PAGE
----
However, the commission intends to introduce random checks for those below the £25,000 threshold.
The commission’s board approved the change after a lively discussion at its board meeting on Wednesday. A number of commission members shared concerns expressed by some consultation respondents earlier this year that raising the threshold risked promoting slack governance and undermining public confidence in small charities.
Theo Sowa, a commission board member, said: “There is a discipline for small charities in thinking about the work they do, and it makes a difference to public perceptions of transparency. If no one is asking for something, it is easy not to do it.”
However, the board eventually agreed to lift the threshold after Andrew Hind, the its chief executive, pointed out that since the regulator did not post accounts of charities with incomes below £25,000 on its website, there will be no change to the information immediately available to the public.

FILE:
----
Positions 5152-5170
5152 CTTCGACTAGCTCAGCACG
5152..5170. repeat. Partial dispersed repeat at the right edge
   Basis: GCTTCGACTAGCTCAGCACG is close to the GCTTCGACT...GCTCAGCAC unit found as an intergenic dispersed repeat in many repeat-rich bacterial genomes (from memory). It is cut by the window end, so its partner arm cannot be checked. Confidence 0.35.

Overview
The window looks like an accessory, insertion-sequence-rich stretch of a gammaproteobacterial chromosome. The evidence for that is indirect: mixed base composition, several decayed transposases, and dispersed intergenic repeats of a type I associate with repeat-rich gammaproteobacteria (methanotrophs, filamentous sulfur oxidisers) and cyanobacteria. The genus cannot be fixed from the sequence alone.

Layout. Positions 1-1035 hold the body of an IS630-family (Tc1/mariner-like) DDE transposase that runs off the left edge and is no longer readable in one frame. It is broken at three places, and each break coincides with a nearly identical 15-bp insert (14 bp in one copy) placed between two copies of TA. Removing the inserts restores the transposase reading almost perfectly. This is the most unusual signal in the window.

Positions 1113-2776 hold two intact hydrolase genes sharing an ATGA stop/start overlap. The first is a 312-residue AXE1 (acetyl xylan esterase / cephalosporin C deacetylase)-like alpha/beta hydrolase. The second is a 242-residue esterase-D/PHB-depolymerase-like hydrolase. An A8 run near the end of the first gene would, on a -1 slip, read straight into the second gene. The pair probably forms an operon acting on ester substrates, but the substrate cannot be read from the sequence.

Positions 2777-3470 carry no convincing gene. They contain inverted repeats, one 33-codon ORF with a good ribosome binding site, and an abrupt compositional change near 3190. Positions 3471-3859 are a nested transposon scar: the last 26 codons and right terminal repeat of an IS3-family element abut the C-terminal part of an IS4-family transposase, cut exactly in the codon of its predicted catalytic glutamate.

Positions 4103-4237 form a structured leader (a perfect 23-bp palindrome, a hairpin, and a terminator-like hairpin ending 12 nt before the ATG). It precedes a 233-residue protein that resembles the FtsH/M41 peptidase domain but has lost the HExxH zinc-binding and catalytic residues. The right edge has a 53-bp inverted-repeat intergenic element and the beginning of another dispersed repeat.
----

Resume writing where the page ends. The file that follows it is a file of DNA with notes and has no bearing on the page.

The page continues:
He added there had been no increase in the £10,000 threshold since 1993, but inflation put that figure at close to £20,000 today.
The idea of conducting random checks on the accounts of a small number of charities below the new threshold was put forward by John Wood, another commission board member. He likened the idea to self-certified tax returns, some of which are audited by HM Revenue & Customs. Commission staff will look into the feasibility of doing random checks, but the decision to raise the threshold will have to be approved by the Office of the Third Sector.
A proposal to raise the threshold for preparing an annual report to £25,000 was rejected. All other changes to thresholds put out for consultation were approved, including raising the threshold for preparing accruals accounts for unincorporated charities from £100,000 to £250,000.